Tag Archives: Special libraries

Doesn’t the MLS itself promote bias as a gatekeeping mechanism?

Charles Benjamin Norton, publisher and bookseller; Seth Hastings Grant, librarian at the New York Mercantile Library; and Daniel Coit Gilman, assistant librarian at Yale at the first annual meeting of American librarians, From the Library of Congress

This anonymous interview is with someone who hires for a:

√ Special Library

Title: Program Manager

Titles hired include: Electronic Resources Librarian, Acquisitions Librarian, Reference Librarian

Who makes hiring decisions at your organization:

√ HR

√ Library Administration

√ The position’s supervisor

√ A Committee or panel

√ Employees at the position’s same level (on a panel or otherwise)

Which of the following does your organization regularly require of candidates?

√ Online application

√ Resume

√ References

√ Proof of degree

√ Supplemental Questions

Does your organization use automated application screening? 

√ Yes

Briefly describe the hiring process at your organization and your role in it:

Applications are submitted to USAJobs and reviewed by HR. HR creates one or more cert lists and highlights candidates who have preference (veterans, etc). Resumes and cover letters are included with the cert list(s), though sometimes we can tell that we are missing paperwork (i.e. a cover letter doesn’t come attached but is referenced in a resume, etc). Resumes are evaluated against a matrix and assigned points. The candidates with the highest number of points are given short-notice to attend an interview the next week. They participate in one 1-hour interview, and each candidate is asked the exact same questions by the exact same panel members. Panelists rank the responses against another written matrix and compare scores only after all interviews are complete. The panel then provides a recommendation and a back-up recommendation to the hiring manager, who will then start contacting references and evaluate.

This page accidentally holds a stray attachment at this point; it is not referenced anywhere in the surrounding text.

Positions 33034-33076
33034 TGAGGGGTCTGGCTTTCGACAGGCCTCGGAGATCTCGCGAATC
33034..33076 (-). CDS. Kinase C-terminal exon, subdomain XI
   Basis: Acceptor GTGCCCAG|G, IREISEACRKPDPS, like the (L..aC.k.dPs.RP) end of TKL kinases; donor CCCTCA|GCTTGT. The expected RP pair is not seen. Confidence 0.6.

Think about the last candidate who really wowed you, on paper, in an interview, or otherwise. Why were they so impressive?

They were obviously so skilled, but also so polite and lively

Do you have any instant dealbreakers?

Attitude and tone, though it’s not a problem for others. I’m trying to heal my organization’s culture.

What do you wish you could know about candidates that isn’t generally revealed in the hiring process?

What did they think of us? Would they be happy here?

How many pages should each of these documents be?

Cover Letter: √ We don’t ask for this  

Resume: √ As many as it takes, I love reading

CV: √ We don’t ask for this  

What is the most common mistake that people make in an interview?

Losing track of time – you have to answer all questions within the same 60 minutes assigned to all candidates – if you skip or miss a question, I have to give you a score of 0 on it, and no matter how great your other answers were, this will drive down your score.

Do you conduct virtual interviews? What do job hunters need to know about shining in this setting?

Yes. Great question! BE EARLY, at least 5 minutes early. Make sure your microphone and headset is working. It’s hard to keep animals and kids quiet, but at least keep other adults out of the room. It’s hard not to talk over people, so it’s okay to say “over” when your answer is complete. 

How can candidates looking to transition from paraprofessional work, from non-library work, or between library types convince you that their experience is relevant? Or do you have other advice for folks in this kind of situation?

Use the STAR method whenever answering questions and please tell stories that help me understand

When does your organization *first* mention salary information?

√ It’s part of the job ad

What does your organization do to reduce bias in hiring? What are the contexts in which discrimination still exists in this process?